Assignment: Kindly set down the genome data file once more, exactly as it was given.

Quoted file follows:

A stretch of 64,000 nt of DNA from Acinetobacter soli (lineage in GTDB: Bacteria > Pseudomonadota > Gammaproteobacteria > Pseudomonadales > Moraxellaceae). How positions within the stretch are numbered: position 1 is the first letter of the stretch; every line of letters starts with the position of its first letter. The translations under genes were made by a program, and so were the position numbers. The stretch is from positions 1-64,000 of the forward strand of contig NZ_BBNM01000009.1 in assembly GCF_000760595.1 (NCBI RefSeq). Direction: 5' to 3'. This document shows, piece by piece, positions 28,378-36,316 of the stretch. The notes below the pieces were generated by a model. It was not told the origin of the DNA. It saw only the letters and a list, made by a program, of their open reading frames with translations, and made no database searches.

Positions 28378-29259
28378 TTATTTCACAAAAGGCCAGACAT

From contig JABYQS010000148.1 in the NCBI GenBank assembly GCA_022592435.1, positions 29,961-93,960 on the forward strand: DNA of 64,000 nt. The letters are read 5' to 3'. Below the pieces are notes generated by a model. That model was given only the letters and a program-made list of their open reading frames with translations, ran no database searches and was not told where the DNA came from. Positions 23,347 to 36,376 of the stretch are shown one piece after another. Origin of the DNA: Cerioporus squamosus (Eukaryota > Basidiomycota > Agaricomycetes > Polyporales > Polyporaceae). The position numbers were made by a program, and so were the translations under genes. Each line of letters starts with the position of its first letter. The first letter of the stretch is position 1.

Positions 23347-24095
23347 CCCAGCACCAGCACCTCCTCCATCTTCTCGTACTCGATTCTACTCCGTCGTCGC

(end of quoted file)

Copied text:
A stretch of 64,000 nt of DNA from Acinetobacter soli (lineage in GTDB: Bacteria > Pseudomonadota > Gammaproteobacteria > Pseudomonadales > Moraxellaceae). How positions within the stretch are numbered: position 1 is the first letter of the stretch; every line of letters starts with the position of its first letter. The translations under genes were made by a program, and so were the position numbers. The stretch is from positions 1-64,000 of the forward strand of contig NZ_BBNM01000009.1 in assembly GCF_000760595.1 (NCBI RefSeq). Direction: 5' to 3'. This document shows, piece by piece, positions 28,378-36,316 of the stretch. The notes below the pieces were generated by a model. It was not told the origin of the DNA. It saw only the letters and a list, made by a program, of their open reading frames with translations, and made no database searches.

Positions 28378-29259
28378 TTATTTCACAAAAGGCCAGACAT

From contig JABYQS010000148.1 in the NCBI GenBank assembly GCA_022592435.1, positions 29,961-93,960 on the forward strand: DNA of 64,000 nt. The letters are read 5' to 3'. Below the pieces are notes generated by a model. That model was given only the letters and a program-made list of their open reading frames with translations, ran no database searches and was not told where the DNA came from. Positions 23,347 to 36,376 of the stretch are shown one piece after another. Origin of the DNA: Cerioporus squamosus (Eukaryota > Basidiomycota > Agaricomycetes > Polyporales > Polyporaceae). The position numbers were made by a program, and so were the translations under genes. Each line of letters starts with the position of its first letter. The first letter of the stretch is position 1.

Positions 23347-24095
23347 CCCAGCACCAGCACCTCCTCCATCTTCTCGTACTCGATTCTACTCCGTCGTCGC